The Wake-Up Call!
Regular readers of Four Wheeler will recall our occasional project girl, Plain Jane, a 2000 Ford F-350 Super Duty carrying a Power Stroke diesel under her hood. We haven't heard from Jane since March and June of 2001, when she received a five-inch Fabtech lift, ARBs, a gear swap, and 36-inch rubber. Since then, Jane hasn't been asleep, she's just been dutifully performing as a daily driver, a ranch work truck, and tow rig for a 9,000-pound enclosed trailer. She hasn't changed much, except for a few dings and scratches received while racking up 40,000 trouble-free miles. We like to think that they give her personality. Her personality got the biggest shakeup yet, though, the day the wake-up call came.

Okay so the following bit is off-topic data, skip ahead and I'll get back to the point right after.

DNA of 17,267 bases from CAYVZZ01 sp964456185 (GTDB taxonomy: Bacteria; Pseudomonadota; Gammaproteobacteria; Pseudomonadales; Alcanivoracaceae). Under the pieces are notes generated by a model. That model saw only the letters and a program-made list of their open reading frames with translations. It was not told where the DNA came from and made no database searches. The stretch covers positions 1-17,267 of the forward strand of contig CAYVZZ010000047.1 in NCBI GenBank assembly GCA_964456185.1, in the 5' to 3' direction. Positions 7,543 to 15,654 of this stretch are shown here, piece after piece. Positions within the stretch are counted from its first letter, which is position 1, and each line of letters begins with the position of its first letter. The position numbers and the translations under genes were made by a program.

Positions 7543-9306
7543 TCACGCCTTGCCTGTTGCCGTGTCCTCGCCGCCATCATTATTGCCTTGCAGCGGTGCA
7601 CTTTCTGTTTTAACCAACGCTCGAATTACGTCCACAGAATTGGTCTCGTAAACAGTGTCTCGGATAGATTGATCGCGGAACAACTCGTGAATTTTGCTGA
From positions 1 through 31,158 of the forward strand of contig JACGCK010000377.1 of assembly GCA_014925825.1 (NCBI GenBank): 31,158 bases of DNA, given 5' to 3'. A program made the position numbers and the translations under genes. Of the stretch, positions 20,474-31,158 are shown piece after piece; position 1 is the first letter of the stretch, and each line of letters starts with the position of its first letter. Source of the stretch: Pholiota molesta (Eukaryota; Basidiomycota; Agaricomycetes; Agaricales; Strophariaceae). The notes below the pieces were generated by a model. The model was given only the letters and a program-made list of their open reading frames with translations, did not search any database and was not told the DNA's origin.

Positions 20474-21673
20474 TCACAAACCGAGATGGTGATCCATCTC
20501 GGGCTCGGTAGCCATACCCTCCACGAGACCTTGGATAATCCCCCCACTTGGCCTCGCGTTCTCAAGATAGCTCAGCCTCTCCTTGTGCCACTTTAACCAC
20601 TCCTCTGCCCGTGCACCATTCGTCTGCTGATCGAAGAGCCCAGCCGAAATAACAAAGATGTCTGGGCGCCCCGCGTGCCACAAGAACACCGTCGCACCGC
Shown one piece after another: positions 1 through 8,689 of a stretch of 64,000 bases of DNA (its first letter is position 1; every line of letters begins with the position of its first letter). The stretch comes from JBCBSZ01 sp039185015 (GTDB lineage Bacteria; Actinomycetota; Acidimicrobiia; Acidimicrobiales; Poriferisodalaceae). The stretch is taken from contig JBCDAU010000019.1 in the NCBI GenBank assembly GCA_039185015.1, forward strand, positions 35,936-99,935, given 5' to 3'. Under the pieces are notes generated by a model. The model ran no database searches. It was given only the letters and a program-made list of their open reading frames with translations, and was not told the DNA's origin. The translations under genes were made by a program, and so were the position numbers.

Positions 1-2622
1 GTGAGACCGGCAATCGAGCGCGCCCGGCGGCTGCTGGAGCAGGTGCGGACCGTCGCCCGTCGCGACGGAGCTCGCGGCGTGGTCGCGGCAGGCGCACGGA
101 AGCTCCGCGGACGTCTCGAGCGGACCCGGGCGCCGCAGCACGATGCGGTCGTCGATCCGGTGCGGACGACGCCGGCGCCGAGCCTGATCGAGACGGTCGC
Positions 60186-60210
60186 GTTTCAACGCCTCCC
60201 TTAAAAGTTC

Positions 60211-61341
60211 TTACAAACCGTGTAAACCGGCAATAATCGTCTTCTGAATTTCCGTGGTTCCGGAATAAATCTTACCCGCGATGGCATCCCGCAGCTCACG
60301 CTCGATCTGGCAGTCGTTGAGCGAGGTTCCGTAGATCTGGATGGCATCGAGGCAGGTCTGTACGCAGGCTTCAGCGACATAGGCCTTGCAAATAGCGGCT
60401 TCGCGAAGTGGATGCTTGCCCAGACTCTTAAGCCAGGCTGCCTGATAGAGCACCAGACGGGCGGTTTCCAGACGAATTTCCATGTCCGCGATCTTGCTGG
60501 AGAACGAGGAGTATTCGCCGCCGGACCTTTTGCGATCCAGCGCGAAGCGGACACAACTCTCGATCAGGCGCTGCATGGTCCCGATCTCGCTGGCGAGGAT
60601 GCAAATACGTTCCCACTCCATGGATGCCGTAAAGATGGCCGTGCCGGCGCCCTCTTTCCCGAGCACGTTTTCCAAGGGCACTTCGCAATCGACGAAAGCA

When Four Wheeler editor Jon Thompson called to say it was time to wake up Project Plain Jane, I don't think he realized just how much life this waking up would amount to. I always felt Jane's Power Stroke made her pretty spry, and never realized she had been performing her tasks while half asleep. After her visit to Gale Banks Engineering in Azusa, California, where she received Banks' whole-enchilada PowerPack kit, she was a changed woman-ahem-truck.
1. Upon arriving at the Banks campus, Jane was taken to the engineering workshop for her s
More power is always nice and, I must admit, despite Jane's more-than-adequate stock performance, I'd more than once eyed ads for chips and/or larger exhaust systems and the power gains they claimed. One reason I'd shied away from installing any of them was my concern over the truck's exhaust-gas temperature (EGT). Living and towing heavy loads in mountains above 5,000 feet, I'd seen my pyrometer gauge touch the don't-go-above-zone of 1,250 degrees more than once. Since more fuel equals more heat, installing a chip that just feeds the engine more fuel seemed like a recipe for trouble. But a phone conversation with Rich Shahoian at Banks convinced me that the Banks whole-system approach to increasing power was a safe way to go.